My data is not importing properly (e.g. Records are starting where they are not supposed to, characters are corrupting, etc)

Could be a variety of reasons depending on how the data was prepared, how the fields are separated (whether comma or tab). The data should be checked by finding the corrupted record in InDesign, then comparing the data file in a text editor such as UltraEdit or TextWrangler to see what is happening.

Variable QR codes? Sort of possible…


UPDATE 2014-07-22: Since the release of Adobe InDesign CC 2014, variable QR codes via Data Merge is now possible. A post will be written about this feature once it has been thoroughly tested, but in the meantime this article has been edited to reflect the update.

Since the invention of QR codes, a burning question has been “how to incorporate these barcodes into a Data Merge?” There are lots of ways to generate one-off QR codes such as:

  • QR code generating websites;
  • An InDesign Javascript written by Jongware that is suitable for CS4-6;
  • Built into InDesign CC and above; and
  • Third party plug-ins that offer one-off creation as a “taster”.

But what if there are 30, 300, 3,000 or 30,000+ codes that need to be made as a direct mail campaign? Creating 30,000 QR codes is not a task that anyone would want to do individually.

So can Adobe InDesign, fresh from the shelf, create a Data Merge with variable QR codes? Apart from the latest release of Adobe InDesign CC 2014, no – not without the use of a third party plug-in. However, this workaround does the next best thing: Creates lots of QR codes all at once, export them as uniquely named PDFs for reference in a Data Merge, and then use the built-in Data Merge feature from InDesign.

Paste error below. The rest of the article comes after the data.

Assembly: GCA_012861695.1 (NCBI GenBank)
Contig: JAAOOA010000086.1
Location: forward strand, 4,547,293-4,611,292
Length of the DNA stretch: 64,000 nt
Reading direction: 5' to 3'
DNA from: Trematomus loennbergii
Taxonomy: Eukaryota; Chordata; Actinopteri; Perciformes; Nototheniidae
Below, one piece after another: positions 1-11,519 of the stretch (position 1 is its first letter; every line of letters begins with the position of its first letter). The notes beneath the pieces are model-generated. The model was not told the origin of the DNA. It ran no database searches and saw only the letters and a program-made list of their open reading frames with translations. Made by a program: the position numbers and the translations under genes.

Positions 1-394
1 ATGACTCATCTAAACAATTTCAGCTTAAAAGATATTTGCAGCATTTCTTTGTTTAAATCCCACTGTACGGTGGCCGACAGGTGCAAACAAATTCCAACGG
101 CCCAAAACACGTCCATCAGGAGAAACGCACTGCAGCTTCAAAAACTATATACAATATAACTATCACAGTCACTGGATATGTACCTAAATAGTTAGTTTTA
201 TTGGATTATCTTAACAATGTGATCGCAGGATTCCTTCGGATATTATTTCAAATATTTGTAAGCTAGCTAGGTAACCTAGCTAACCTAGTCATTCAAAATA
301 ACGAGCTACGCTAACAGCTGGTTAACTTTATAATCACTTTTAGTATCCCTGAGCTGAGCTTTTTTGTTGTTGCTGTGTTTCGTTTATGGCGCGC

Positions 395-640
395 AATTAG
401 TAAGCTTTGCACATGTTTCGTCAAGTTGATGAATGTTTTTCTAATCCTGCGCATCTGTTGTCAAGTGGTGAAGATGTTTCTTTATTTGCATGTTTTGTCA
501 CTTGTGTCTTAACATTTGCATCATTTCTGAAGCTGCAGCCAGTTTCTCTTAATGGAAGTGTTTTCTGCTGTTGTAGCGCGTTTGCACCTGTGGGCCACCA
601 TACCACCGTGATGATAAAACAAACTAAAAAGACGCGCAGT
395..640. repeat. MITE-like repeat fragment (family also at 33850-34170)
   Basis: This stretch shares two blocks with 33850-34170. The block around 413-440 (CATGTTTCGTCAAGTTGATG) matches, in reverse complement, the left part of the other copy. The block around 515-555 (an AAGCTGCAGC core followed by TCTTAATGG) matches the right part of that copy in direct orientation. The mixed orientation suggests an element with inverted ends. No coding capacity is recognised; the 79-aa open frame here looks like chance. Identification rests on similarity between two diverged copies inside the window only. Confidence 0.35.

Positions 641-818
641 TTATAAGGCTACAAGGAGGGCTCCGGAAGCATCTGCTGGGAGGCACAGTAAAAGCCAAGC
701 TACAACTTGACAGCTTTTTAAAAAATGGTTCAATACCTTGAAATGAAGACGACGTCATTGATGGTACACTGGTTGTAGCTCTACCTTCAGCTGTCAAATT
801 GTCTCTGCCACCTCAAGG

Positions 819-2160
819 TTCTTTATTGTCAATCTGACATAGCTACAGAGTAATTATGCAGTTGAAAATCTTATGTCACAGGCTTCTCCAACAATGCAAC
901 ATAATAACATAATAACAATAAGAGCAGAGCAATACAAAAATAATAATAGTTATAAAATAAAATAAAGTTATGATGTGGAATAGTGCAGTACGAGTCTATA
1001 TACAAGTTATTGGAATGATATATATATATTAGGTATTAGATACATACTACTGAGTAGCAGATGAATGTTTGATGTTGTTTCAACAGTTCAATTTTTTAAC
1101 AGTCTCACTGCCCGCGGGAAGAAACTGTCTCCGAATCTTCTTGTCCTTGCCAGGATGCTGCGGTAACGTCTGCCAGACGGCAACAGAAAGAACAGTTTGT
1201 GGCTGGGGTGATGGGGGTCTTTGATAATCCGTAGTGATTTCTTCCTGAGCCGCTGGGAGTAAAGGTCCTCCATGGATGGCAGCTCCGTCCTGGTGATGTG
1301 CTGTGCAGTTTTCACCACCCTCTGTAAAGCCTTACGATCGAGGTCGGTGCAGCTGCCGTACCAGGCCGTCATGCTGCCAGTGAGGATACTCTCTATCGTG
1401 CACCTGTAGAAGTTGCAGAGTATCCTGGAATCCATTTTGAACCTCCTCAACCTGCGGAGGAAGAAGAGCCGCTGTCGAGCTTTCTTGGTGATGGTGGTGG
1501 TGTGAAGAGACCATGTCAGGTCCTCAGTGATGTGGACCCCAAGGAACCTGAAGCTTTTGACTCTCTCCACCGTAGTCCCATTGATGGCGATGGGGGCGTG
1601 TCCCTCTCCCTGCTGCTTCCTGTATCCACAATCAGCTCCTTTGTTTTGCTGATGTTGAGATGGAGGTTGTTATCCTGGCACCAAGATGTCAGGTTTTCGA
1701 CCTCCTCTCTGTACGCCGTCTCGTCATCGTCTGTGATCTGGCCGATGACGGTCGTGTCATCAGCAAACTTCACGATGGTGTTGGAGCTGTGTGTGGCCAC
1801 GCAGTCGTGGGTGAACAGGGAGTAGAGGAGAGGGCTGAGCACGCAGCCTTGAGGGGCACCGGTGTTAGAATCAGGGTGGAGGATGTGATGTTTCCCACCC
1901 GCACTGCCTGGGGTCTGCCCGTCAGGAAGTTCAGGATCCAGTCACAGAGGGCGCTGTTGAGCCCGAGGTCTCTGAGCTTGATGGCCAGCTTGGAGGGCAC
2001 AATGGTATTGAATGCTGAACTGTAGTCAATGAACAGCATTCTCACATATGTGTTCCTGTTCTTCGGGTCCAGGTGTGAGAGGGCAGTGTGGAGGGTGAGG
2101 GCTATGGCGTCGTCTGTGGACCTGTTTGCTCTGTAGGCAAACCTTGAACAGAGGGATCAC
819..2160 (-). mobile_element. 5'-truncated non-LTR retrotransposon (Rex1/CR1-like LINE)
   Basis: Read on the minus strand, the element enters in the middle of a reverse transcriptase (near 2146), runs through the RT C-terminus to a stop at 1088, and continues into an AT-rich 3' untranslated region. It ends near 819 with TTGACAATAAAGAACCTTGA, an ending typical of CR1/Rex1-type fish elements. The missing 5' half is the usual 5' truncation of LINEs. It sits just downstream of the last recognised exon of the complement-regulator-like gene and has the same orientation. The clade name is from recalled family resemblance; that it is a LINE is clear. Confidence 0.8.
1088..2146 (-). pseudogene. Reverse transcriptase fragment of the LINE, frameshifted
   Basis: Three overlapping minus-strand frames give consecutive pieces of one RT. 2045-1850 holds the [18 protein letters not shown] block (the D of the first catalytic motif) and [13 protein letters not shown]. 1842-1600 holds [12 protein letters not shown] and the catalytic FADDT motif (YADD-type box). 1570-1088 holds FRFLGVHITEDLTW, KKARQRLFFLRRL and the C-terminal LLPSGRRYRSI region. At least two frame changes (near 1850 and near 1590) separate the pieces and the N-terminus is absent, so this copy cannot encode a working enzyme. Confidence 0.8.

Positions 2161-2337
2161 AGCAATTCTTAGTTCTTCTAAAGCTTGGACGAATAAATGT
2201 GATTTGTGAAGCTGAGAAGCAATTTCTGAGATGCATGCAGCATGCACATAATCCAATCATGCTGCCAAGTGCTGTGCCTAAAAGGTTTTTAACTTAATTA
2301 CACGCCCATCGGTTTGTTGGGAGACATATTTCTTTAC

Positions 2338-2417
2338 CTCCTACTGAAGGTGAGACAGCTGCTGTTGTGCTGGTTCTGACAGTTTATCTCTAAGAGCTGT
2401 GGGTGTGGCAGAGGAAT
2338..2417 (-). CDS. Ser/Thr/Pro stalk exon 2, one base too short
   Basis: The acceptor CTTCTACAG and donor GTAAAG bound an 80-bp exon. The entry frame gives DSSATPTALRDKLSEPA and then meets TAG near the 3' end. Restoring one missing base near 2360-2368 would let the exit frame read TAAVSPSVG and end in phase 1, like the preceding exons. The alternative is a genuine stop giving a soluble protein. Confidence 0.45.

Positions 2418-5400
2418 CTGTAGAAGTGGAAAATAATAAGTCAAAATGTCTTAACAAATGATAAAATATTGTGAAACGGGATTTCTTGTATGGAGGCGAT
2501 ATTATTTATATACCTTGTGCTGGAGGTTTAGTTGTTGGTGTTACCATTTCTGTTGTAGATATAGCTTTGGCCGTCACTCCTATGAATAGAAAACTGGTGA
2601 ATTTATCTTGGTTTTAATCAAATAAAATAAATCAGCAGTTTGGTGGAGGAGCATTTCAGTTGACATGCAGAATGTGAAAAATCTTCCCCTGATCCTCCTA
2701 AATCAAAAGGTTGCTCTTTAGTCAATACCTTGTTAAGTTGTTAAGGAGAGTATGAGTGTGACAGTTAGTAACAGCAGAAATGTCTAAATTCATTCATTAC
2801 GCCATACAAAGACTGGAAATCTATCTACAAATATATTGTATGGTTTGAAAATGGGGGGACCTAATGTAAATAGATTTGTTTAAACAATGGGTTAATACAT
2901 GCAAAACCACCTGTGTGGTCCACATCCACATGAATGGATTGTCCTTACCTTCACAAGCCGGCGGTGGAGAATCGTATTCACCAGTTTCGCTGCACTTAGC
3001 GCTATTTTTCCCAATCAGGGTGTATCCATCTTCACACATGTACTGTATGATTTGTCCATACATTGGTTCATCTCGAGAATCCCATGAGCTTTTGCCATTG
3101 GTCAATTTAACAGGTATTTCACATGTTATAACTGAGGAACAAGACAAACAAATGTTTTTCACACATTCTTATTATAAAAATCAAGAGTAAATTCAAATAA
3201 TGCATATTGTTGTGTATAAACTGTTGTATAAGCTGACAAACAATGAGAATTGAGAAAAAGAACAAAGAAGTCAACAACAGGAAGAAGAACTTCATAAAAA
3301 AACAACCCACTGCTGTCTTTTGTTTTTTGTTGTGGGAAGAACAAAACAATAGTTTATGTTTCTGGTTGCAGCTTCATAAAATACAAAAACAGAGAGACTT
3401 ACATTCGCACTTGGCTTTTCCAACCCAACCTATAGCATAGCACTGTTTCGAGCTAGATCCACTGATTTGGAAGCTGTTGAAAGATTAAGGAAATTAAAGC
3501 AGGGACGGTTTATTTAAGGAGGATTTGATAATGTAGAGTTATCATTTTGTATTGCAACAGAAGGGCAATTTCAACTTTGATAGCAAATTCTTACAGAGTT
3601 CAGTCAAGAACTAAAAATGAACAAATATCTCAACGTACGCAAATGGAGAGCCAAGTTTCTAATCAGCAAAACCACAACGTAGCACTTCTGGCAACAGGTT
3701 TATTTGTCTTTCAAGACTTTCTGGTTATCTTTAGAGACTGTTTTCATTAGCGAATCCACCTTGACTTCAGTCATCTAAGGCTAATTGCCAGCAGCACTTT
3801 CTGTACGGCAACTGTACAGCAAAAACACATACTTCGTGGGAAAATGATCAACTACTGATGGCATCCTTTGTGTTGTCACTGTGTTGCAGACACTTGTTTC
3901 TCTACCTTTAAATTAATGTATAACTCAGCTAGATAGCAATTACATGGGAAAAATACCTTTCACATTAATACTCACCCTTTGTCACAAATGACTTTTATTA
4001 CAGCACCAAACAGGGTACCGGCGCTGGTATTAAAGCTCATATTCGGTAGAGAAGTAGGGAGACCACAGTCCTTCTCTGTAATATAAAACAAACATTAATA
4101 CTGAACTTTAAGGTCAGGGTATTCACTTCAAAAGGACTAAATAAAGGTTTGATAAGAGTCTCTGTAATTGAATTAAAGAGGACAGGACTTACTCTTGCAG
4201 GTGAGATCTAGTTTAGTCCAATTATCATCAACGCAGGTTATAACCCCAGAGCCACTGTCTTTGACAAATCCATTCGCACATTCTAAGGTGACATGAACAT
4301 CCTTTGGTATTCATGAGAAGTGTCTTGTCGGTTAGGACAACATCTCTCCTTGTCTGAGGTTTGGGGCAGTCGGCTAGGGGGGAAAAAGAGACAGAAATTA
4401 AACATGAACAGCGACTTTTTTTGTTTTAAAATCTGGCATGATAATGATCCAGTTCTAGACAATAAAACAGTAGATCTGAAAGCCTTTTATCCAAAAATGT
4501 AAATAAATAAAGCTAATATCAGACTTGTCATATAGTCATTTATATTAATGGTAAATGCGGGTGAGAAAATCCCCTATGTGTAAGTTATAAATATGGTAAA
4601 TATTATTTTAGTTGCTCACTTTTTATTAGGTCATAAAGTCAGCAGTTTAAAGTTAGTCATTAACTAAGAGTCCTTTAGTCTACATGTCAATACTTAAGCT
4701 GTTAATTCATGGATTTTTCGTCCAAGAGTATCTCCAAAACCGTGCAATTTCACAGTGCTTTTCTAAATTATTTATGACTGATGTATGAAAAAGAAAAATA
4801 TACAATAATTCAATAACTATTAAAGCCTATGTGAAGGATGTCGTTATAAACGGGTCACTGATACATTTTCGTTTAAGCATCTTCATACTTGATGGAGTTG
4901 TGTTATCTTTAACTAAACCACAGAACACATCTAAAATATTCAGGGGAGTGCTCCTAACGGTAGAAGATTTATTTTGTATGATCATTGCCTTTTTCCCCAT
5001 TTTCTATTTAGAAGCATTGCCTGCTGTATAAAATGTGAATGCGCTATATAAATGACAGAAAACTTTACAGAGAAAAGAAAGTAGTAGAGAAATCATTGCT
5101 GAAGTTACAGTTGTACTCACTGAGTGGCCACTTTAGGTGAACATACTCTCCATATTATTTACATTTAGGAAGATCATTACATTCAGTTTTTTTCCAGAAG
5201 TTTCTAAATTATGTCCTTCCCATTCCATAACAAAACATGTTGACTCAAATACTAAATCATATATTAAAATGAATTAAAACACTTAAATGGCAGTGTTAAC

The following example is a business card for fictional clothing manufacturer “Mean Jeans”. The client would like QRcodes that feature the staff member’s email address, and if no email address appears then no QR code needs to appear. The client has supplied the database in Microsoft Excel.

There is a way to automate this task thanks to three scripts

  • QRcode.jsxbin by Jongware (as previously mentioned). When this script is used on its own, a user interface appears asking the user for the text to be coded and then a level of error correction. Jongware did allow other scripts to call upon the QRcode script, and that leads into the next script;